GREAT BARRINGTON — It's one way to break an impasse.

Town officials are in talks to consider buying the Roger Road property that's home to a trucking firm. Surrounding homeowners say the business disturbs the neighborhood and may be harming their health.

Property owner Gary O'Brien says he bought the industrially zoned parcel eight years ago to run Irish Trucking on land home to some form of trucking since 1929, before the town had zoning laws.

Neighbors in the residential neighborhood east of Stockbridge Road last year began a campaign to pressure town officials to do something about what they describe as heavy truck noise in the early morning, as well as accumulation of diesel particulate on their homes and yards.

Though hit last November with a cease-and-desist order from the town — one of several issued over the last eight years — O'Brien appealed. After hearings, the Zoning Board of Appeals allowed him to continue operating, but with a list of conditions.

Then, an O'Brien neighbor sued and the company owner appealed the ZBA ruling in state Land Court.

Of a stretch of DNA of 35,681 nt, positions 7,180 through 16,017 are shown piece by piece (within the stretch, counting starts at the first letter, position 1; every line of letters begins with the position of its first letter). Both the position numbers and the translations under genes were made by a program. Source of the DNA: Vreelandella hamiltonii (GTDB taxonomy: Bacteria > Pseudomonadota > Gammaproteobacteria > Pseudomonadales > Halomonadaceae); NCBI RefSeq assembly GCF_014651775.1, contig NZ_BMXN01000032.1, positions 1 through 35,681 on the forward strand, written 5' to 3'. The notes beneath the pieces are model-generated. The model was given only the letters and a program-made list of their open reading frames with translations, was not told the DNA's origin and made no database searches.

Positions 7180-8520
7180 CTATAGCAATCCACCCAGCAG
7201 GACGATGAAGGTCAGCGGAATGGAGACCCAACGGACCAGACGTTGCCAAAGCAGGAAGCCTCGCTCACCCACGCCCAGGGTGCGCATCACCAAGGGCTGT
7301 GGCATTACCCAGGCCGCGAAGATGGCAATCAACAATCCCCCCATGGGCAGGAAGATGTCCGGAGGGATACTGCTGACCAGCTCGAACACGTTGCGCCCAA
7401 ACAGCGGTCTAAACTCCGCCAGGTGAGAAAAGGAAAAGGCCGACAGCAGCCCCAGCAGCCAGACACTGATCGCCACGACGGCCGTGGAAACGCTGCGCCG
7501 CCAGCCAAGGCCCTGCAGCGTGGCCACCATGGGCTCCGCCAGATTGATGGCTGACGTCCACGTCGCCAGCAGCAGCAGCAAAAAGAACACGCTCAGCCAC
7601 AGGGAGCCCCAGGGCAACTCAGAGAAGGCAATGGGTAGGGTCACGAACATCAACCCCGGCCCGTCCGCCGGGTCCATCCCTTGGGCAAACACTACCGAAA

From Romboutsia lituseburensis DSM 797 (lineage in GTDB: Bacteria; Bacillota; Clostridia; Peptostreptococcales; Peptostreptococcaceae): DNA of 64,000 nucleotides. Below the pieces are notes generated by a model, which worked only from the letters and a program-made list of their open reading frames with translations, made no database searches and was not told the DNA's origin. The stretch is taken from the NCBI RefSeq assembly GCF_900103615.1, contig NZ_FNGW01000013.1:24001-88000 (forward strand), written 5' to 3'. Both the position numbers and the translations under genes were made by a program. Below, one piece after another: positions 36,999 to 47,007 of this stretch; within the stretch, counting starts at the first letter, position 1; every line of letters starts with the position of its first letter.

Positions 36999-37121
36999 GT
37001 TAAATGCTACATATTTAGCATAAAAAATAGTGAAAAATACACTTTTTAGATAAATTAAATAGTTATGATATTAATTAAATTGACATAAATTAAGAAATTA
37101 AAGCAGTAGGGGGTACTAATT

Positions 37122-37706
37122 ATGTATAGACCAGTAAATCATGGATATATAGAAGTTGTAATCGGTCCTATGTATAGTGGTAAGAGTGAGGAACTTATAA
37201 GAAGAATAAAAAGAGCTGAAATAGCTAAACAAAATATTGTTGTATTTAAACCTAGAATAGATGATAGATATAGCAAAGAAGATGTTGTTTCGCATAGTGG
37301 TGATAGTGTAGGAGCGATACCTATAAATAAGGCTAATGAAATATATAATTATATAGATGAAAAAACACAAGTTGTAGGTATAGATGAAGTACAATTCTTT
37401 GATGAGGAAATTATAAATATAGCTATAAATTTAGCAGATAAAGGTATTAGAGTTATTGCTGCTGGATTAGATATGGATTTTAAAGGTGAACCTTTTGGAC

Members of the Select Board, anticipating mounting legal expenses, met Thursday in executive session to discuss.

"We're keeping all our options open to keep our legal fees down and to solve a problem in the neighborhood," the board chairman, Stephen Bannon, later told The Eagle. "It will take time, like any other real estate deal."

O'Brien said he is open to negotiating a sale. Proceeds would help him find a new location, he said.

"I don't know what it's going to do to my company now to move — that's a lot of stress on my company," he said.

The 8-acre parcel is valued at $255,300, according to the town assessor's office. In 2010, GJO purchased the property for $225,000.

Kristen O'Brien, O'Brien's wife and business manager, said that to seal this deal the town needs to be fair.

"[The town] needs to be reasonable," she said. "We're not asking them to go over the top, we're not trying to take advantage of the situation, but we also have to pay legal fees."

She explained that the property's value is higher, since a home on the land is condemned and rebuilding it could increase the site's value.

"I'm not just willing to forget about that," she said.

Kristen O'Brien said she is frustrated by what she sees as false statements about the trucking company. She said it is operating legally. She said three out of the five complaints have come from residents with homes built in the last five years.

"We trucked in the material for their house," she said. "We have a business there. We're not just gonna walk away."

Heather Bellow can be reached at hbellow@berkshireeagle.com and at Twitter @BE_hbellow and 413-329-6871.